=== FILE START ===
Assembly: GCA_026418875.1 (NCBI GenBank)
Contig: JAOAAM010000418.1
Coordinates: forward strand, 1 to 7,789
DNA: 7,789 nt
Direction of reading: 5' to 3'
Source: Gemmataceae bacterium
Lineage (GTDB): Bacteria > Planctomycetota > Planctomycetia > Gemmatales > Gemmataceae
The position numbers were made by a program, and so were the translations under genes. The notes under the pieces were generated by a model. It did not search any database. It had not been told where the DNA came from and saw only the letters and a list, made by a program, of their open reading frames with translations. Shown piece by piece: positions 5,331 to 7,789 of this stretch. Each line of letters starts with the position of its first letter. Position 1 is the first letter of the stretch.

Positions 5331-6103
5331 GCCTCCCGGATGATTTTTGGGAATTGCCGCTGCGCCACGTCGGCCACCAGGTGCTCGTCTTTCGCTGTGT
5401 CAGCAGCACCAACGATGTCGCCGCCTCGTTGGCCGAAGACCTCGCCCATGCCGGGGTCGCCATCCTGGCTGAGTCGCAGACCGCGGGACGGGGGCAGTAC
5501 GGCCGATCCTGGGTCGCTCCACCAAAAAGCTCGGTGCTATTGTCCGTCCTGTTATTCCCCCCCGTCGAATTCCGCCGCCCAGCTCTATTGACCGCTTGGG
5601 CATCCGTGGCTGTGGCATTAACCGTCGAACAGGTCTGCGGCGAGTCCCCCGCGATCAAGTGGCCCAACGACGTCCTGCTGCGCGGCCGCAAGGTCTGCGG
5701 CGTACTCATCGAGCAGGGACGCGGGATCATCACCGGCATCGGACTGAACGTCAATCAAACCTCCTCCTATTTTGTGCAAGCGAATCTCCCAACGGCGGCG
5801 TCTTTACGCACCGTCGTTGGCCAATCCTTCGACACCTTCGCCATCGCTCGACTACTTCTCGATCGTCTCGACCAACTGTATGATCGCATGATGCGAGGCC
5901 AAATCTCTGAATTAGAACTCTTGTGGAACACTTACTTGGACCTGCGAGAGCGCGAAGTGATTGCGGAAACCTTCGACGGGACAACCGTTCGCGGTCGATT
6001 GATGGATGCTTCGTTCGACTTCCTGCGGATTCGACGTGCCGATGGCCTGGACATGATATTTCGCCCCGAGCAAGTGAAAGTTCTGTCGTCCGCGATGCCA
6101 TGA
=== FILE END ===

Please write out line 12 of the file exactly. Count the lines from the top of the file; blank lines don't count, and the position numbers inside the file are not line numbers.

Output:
5501 GGCCGATCCTGGGTCGCTCCACCAAAAAGCTCGGTGCTATTGTCCGTCCTGTTATTCCCCCCCGTCGAATTCCGCCGCCCAGCTCTATTGACCGCTTGGG